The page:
Recently my company changed payroll services and all pay stubs are now stored electronically, no more paper mail whoopee! Each employee was sent their temporary login credentials via snail mail, and I somehow miss placed mine. So I did what any other person would do, e-mail the company about how to reset your username and password, to my shock it was way to easy.
As you can see my initial e-mail was very basic, simply asking how to obtain my login credentials. I figured the response would be something like, 1) go to this site and do these six steps, or 2) call this number and we'll mail you a new login. To my surprise I received a reply back within 20 minutes containing my login credentials, I was not asked to verify my name, mailing address or last four digits of SSN. I replied back, and gave my concerns and today I received a response back from the payroll company's president:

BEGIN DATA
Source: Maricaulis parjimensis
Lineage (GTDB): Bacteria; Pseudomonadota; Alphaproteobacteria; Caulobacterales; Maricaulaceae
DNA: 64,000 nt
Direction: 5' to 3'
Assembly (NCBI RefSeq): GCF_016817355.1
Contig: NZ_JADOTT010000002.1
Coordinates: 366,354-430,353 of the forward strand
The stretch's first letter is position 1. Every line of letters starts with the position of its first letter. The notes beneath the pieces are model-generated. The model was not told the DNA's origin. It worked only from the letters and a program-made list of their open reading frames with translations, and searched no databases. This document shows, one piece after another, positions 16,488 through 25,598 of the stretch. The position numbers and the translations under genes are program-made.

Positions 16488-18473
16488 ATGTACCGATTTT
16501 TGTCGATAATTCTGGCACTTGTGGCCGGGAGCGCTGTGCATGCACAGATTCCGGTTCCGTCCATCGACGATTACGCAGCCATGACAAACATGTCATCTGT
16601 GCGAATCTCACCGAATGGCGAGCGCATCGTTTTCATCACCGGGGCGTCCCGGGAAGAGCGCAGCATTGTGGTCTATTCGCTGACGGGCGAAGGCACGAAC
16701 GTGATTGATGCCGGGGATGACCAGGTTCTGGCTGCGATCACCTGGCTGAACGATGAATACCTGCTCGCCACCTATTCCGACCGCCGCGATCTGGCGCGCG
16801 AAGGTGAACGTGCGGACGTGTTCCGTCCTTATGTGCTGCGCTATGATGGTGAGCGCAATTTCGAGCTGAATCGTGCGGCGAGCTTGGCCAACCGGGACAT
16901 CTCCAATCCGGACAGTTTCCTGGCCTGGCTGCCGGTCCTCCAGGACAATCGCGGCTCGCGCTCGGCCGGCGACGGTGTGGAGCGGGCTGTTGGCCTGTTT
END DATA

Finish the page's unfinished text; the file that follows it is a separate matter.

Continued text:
I'm glad he apologized and recognized the security risk as I did, and I'm sure they will correct the issue internally.
However - his just shows that information my be encrypted then put on an encrypted disk, in data center with locked cages, multiple keycard passes and gates in a bunker under a mountain thats monitored by hundreds of people. But it doesn't mean that the human sitting at the help desk answering e-mails with access to that highly protected information knows how to handle it.
I find this almost hilarious - its never the computer that says, "Oops! I left my tape backup in the car unencrypted and the car was stolen!" It is us humans who make the mistakes and it always seems to take one bad breach of protected information before things change...why are we more reactive other than proactive?
To top it off, I found this pocket size book to help me remember my secret passwords at the Hallmark checkout line when buying a birthday card. I love the fact that it says, "a confidential handbook" and "keep in a secure place", its like whoever gets their hands on it will see those words and not read it!